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07-21-2012, 03:27 PM   #1
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Why you won't be able to get a positive red line (even if you try) – tl;dr

In no-limit hold'em, there are two types of players: those whose green lines (overall winning) is driven by their blue line (showdown winning) and those whose green line is driven by their red line (non showdown winnings). For some reason, the winning players with a positive red line benefit from the “sexy” factor on the forum: they are the guys who will bluff you out of pots but they will correctly call you down when you attempt to bluff them.

Many have heard how to improve their red line. There are three ways: by value betting better, by bluffing more and by making more correct river calls. Because all these ways to improve it look positive, it seems that having a negative red line is a leak, the visible proof that something is amiss in one's poker game. This conducts many to attempt to improve it. Despite many attempts, negative red lines stay negative, either unimproved or barely better and the mystic of having a positive red line continues.

What everyone fails to realise is that the blue line guy's and the red line guy's approach to playing poker are fundamentally different and it makes any attempt to get a usually negative red line into a positive one doomed to fail.

In one sentence: the blue line guy focuses primarily on his cards ("play his cards") while the red line guy focuses primarily on his opponents ("play the players"). By "primarily", I mean this will be the first item they will focus on before considering anything else. This can be easily illustrated with an example:

The CO opens 3bb. The button looks at its cards and sees 72o.
- The button is a blue line guy: "72o has almost no equity; this is an easy fold." He folds.
- The button is a red line guy: "CO is a weak tight player. I 3-bet him 7 times and he folded every single time without showing any sign of adjusting. Bluffing him with any two cards is profitable and this is exactly what I'm going to do." He raises to 10bb.

Of course, this is an extreme example to better illustrate my point. Almost everyone would actually fold 72o. More realistically, the blue line guy will have a fixed set of light 3-betting hands and will 3-bet them indistinctly against almost everyone. If he is aware that CO is weak tight, he may widen slightly his light 3-betting range but not too much. On the other hand, the red line guy is more liable to make a more extreme adjustment after he notices CO is weak tight by 3-betting him significantly more often, maybe several times as often...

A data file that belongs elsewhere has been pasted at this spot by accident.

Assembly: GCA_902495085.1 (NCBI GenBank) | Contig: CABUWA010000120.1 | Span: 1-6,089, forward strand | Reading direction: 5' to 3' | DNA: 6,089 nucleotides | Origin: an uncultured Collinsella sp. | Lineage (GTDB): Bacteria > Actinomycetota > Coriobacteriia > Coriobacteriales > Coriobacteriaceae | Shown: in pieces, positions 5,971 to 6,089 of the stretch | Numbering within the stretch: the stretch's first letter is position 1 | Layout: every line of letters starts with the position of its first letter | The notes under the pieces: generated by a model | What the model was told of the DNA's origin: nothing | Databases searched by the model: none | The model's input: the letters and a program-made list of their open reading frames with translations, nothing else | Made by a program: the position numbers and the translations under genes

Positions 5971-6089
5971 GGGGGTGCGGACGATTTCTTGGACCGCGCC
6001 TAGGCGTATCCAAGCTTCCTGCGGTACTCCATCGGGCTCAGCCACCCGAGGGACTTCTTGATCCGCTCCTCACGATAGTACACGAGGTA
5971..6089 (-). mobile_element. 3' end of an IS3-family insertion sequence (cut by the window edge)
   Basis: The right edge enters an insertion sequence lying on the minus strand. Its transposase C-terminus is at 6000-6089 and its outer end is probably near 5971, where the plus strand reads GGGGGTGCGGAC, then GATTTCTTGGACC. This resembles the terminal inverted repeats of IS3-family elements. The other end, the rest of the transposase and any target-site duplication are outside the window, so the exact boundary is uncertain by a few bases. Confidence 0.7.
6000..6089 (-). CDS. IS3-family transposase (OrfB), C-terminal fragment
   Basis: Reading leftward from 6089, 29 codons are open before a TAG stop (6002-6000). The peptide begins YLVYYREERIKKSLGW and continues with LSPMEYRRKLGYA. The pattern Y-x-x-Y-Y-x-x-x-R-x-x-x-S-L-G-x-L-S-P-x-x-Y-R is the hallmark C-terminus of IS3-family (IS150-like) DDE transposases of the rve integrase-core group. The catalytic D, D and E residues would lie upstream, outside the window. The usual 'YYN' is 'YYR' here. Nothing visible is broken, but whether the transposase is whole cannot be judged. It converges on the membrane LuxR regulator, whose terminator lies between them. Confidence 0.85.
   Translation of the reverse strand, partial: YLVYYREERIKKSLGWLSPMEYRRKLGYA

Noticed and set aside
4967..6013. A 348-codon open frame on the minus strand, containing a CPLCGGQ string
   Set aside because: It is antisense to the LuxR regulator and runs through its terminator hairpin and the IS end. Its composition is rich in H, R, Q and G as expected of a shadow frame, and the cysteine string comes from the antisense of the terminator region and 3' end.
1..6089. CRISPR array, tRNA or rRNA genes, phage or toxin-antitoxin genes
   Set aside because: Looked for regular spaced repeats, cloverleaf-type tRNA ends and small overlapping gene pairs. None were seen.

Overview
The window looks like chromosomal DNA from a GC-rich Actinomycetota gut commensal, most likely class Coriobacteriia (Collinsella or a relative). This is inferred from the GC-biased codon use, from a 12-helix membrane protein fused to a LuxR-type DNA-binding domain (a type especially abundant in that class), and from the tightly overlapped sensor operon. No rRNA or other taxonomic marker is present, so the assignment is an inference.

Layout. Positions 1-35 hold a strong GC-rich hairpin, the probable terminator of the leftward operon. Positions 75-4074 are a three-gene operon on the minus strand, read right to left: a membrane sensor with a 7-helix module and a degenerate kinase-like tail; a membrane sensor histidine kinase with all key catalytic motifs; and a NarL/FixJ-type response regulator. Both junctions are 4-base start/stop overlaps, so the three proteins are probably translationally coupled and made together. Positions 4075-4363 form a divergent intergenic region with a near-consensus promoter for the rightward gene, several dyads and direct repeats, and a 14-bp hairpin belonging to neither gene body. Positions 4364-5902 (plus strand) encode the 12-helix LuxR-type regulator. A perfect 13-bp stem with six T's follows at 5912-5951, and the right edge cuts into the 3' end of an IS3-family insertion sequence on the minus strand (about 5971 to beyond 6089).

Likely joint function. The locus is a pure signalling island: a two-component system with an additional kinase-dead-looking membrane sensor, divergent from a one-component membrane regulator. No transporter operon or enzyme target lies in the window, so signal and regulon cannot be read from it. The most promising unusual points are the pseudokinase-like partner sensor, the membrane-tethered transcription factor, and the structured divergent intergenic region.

The blue line guy: a player born on the forums

Typically, the blue line guy is going to use poker forums heavily in his poker education. He will learn about "standard" line and how to play his cards in a "vacuum" first before learning how to adjust his lines against different types of opponents. The more advanced ones will know some game theory and will care about concepts such as "balance" and avoiding being exploited. They often make "ranges", based on their cards, for a specific purpose. Sometimes, they will even "randomise" these action to make themselves even harder to read and exploit.

The red line guy: a people person

The red line guy in contrast cares about making reads first and isn't that interested in "standard" lines. He may use the forum but will often be in conflict with the other blue line guys who infest them. The red line guys are easy to spot: when a request for advice on how to play a specific hand is posted, they are the one or two guys who will pester the OP for "reads" and refuse to answer until they get them. Meanwhile everyone else (the blue line guys) are giving their own card based line.

When the better red line guys are asked general questions about range building, "I can't answer this, it depends!" they exclaim:
Quote:
 Originally Posted by josuas Hey giev, Do you think is good to play AK like Aces against most regulars when you've 3bet and you missed the flop. (not in a steal situation) thx
Quote:
 Originally Posted by Giev money?? Mehhh idk too general question.. Sometimes yes sometimes no.
Unpersonified poker is simply not the way they think about generic concept like bluffing.

They are the ones who look cool because they call their opponent with air and win the pot.

But they also look like clowns to many on the forum when they fold quads.

The red line guy likes to make snarky comments about players (typically a blue line guy) tossing a coin, rolling a dice or using their cards, their suits or a watch to randomise their decision:

Quote:
 (…) Some people might say it's best to flip a coin to randomize, but they're wrong. The best player adjusts to his opponent, and it's better to bet into some opponents here, and to check against others. (1)
Quote:
 So you say you figured out how often you have to bluff here to make hero indiffent to calling or folding. Then you rolled a dice and it told you to bluff this time.
They also often reject the concept of "balance":
For example, UTG raises to 3.5 bb with KQ in a 5-handed game. Button, a tricky but not too good player, calls. The flop is J-J-6 rainbow. A blue line guy will often cbet and if button is a blue line guy too, button will likely flat the cbet with his whole range (flatting it all being the easiest way to balance a range on this kind of board)